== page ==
Singita

Singita was born into so-called SA family in May, 1999. They were observed and documented by a pioneering scientist Cynthia Moss from Amboseli Trust for Elephant, who was naming each family after a letter of alphabet (after running out of letters, she introduced AA, AB etc.).

Shirley, Singita’s mother, became a grandmother the same year as well when her older child, Sophia, had a baby boy. The 2000’s were a relatively peaceful and rainy years, which helped Singita’s healthy growth. 

In 2009 however the Amboseli region was struck by the worst drought in living memory. By the end of that year 83% of the wildebeests, 71% of the zebras, and 61% of the buffaloes had died. More than 400 elephants perished from both the drought and an upsurge in poaching. The problem was that there was almost no vegetation left to eat. Amboseli always has fresh water because of the underground rivers coming from Kilimanjaro. These rivers create permanent swamps in the Park. So the animals did not die of thirst but rather from hunger. In addition, in the case of the elephants, as they weakened they appear to have succumbed to disease as  well. To add to the troubles, there was an upsurge of poaching for ivory at the same time, possibly catalysed by the number of carcasses, and the desperate economic losses people in the ecosystem were suffering.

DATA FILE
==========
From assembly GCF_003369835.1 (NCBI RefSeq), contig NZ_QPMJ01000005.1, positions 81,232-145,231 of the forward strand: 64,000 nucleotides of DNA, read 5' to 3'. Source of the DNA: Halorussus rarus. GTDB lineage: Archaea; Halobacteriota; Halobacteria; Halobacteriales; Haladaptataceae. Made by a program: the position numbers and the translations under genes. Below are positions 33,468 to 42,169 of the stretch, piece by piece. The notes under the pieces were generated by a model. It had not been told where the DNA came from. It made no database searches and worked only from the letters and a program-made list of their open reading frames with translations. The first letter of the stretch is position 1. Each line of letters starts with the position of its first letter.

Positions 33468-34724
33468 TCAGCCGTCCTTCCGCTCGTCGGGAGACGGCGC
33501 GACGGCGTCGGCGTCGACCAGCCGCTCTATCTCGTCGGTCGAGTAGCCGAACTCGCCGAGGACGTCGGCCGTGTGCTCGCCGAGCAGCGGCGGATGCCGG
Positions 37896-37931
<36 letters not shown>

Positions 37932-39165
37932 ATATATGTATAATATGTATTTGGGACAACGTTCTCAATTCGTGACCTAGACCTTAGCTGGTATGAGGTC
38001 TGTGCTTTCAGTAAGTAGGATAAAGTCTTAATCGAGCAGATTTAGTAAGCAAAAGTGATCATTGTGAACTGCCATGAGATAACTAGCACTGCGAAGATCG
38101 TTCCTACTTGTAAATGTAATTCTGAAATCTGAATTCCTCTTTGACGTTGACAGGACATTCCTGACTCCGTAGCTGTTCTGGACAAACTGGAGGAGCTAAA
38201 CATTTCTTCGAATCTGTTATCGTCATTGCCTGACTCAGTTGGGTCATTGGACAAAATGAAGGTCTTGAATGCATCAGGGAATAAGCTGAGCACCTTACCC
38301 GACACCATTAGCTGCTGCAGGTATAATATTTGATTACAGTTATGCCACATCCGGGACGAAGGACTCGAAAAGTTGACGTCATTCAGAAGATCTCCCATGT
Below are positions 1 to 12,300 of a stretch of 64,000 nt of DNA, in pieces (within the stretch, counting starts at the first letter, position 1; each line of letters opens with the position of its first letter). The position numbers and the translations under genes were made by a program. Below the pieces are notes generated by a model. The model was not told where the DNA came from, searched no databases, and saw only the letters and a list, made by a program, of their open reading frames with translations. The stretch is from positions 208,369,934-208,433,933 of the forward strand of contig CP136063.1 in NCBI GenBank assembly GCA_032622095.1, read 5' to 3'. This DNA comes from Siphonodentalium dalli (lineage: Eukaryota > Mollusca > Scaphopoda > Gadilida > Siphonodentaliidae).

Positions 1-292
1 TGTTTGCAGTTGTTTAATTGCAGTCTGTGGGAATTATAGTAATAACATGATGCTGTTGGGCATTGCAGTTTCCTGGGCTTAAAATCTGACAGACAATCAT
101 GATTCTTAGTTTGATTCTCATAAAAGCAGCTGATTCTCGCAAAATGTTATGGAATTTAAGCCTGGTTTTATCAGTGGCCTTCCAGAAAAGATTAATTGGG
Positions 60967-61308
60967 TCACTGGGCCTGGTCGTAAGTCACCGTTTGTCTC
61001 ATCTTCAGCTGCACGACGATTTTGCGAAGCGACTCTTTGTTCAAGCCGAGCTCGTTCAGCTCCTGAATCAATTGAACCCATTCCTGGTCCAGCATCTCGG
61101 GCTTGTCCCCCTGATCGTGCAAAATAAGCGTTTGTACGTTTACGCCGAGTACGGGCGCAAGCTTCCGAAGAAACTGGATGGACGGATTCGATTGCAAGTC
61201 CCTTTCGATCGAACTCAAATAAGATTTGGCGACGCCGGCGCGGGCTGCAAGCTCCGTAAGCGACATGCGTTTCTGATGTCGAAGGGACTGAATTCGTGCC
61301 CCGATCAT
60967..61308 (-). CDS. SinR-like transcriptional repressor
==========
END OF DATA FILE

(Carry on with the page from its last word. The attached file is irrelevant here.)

The calves were the first to go. There was nothing for them to eat and their mothers could not produce enough milk for them, especially as the calves got older. In 2008, 151 calves were born, which was a record. However, the next year these calves were just at the age when they needed to supplement milk with vegetation and there simply wasn’t anything they could eat. As a result 97 of them died during 2009. Singita was already experienced and strong and managed to survive. Of the adult females over 50 years old only two survived in Amboseli. Over half of the matriarchs died, including Shirley, Singita’s mother. The research teams were never sure whether Shirley died as a result of the drought or at the hands of poachers.

The drought broke in December and fairly good rain fell in 2010. African savannahs are remarkable in being able to recover quickly. Within a couple of months the woodlands and plains were transformed from what looked like bare soil to lush green swards. Slowly the elephants began to recover. They put on weight and there was a spring in their step.  Singita, despite losing her mother, gained strength and weight. 

Singita with her mother Shirley. Text and photo by Cynthia Moss